Chances are you rely on your vehicle to get you where you need to go — and when you need to go — whether it’s to work, school, the grocery store, or the soccer field. But if you’re late with your car payments, or in some states, if you don’t have adequate auto insurance, your vehicle could be taken away from you.
When you finance or lease a vehicle, your creditor or lessor has important rights that end once you’ve paid off your loan or lease obligation. These rights are established by the contract you signed and the law of your state. For example, if you don’t make timely payments on the vehicle, your creditor may have the right to “repossess” — or take back your car without going to court or warning you in advance. Your creditor also may be able to sell your contract to a third party, called an assignee, who may have the same right to seize the car as the original creditor.
Know that your creditor’s rights may be limited. Some states impose rules about how your creditor may repossess the vehicle and resell it to reduce or eliminate your debt. Creditors that violate any rules may lose other rights against you, or have to pay you damages.
Seizing the Vehicle
In many states, your creditor can seize your vehicle as soon as you default on your loan or lease. Your contract should state what constitutes a default, but failure to make a payment on time is a typical example.
However, if your creditor agrees to change your payment date, the terms of your original contract may not apply any longer. If your creditor agrees to such a change, make sure you have it in writing. Oral agreements are difficult to prove.
Once you are in default, the laws of most states permit the creditor to repossess your car at any time, without notice, and to come onto your property to do so. But when seizing the vehicle, your creditor may not commit a “breach of the peace.” In some states, that means using physical force, threats of force, or even removing your car from a closed garage without your permission.
Should there be a breach of the peace in seizing your car, your creditor may be required to pay a penalty or to compensate you if any harm is done to you or your property. A breach of peace also may give you a legal defense if your creditor sues you to collect a “deficiency judgment” — that is, the difference between what you owe on the contract (plus repossession and sale expenses) and what your creditor gets from the resale of your vehicle.
Selling the Vehicle
Once your vehicle has been repossessed, your creditor may decide to either keep it as compensation for your debt or resell it in a public or private sale. In some states, your creditor must let you know what will happen to the car. For example, if the car will be sold at public auction, state law may require that the creditor tell you the time and place of the sale so that you can attend and participate in the bidding. If the vehicle will be sold privately, you may have a right to know the date of the sale.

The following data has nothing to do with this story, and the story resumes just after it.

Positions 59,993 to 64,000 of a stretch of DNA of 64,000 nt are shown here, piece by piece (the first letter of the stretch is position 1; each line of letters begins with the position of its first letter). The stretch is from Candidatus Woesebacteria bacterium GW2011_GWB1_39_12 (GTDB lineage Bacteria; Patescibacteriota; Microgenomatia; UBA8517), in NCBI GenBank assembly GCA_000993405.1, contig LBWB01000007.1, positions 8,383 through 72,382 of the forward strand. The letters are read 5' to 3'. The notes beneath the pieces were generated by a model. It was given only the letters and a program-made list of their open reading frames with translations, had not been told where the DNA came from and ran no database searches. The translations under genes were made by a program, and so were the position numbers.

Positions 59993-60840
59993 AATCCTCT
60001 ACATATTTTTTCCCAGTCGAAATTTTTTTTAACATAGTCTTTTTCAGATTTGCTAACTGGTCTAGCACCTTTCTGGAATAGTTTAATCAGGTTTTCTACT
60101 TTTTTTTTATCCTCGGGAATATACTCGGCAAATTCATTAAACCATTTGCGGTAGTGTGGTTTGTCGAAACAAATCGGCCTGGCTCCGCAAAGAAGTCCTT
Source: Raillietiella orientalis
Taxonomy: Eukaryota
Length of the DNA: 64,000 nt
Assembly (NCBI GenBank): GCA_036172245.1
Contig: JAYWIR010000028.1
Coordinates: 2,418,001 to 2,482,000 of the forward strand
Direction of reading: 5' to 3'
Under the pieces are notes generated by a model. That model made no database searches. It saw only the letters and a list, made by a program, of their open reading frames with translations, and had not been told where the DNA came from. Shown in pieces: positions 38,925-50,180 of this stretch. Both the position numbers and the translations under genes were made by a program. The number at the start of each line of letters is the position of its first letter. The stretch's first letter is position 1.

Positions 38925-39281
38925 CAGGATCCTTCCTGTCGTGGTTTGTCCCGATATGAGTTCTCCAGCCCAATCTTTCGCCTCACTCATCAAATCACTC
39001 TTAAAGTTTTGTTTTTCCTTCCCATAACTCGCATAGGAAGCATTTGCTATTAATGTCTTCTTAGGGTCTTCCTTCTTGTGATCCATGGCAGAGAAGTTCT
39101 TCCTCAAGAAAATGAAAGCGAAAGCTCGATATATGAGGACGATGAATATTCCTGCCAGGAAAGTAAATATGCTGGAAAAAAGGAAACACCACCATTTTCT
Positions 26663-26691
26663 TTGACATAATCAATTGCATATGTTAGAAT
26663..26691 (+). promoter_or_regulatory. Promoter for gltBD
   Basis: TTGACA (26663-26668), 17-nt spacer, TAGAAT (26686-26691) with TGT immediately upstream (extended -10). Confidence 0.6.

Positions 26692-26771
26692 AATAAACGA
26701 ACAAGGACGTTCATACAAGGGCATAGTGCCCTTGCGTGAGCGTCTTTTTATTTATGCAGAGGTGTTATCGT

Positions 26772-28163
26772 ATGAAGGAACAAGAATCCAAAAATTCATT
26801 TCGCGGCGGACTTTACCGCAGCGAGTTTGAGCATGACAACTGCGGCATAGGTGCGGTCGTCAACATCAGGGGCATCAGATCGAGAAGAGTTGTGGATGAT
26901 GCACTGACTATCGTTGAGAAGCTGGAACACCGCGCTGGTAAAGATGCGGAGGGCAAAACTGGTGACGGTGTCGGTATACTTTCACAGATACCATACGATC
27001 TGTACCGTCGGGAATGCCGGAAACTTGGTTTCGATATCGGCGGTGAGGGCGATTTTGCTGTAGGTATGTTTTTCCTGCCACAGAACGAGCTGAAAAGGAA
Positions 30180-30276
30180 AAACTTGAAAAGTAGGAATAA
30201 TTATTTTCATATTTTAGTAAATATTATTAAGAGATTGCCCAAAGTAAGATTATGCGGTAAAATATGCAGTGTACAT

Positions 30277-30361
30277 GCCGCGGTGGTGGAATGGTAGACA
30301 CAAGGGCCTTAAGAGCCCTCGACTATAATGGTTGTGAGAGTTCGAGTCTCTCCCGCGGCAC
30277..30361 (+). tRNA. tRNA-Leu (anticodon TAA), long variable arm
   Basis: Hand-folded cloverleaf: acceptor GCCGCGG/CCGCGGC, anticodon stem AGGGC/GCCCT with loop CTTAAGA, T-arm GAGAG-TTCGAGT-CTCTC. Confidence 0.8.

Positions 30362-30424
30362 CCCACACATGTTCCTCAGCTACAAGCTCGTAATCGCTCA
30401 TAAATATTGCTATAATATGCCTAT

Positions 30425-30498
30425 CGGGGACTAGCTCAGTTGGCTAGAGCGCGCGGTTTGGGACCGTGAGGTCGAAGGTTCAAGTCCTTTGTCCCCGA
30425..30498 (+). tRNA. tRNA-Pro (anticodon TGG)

In any of these circumstances, you may be entitled to “redeem” — or buy back — the vehicle by paying the full amount you owe (usually, that includes your past due payments and the entire remaining debt), in addition to the expenses connected with the repossession, like storage, preparation for sale, and attorney fees. Or you could try to buy back the vehicle by bidding on it at the repossession sale.
Some states have consumer protection laws that allow you to “reinstate” your loan. This means you can reclaim your car by paying the amount you are behind on your loan, together with your creditor’s repossession expenses. Of course, if you reclaim your car, your future payments must be made on time, and you must meet the terms of your reinstated contract to avoid another repossession.
Any resale of a repossessed vehicle must be conducted in a “commercially reasonable manner.” Your creditor doesn’t have to get the highest possible price for the vehicle — or even a good price. But a resale price that is below fair market value may indicate that the sale was not commercially reasonable. “Commercially reasonable” may depend on the standard sales practices in your area. A creditor’s failure to resell your car in a commercially reasonable manner may give you a claim against that creditor for damages or a defense against a deficiency judgment.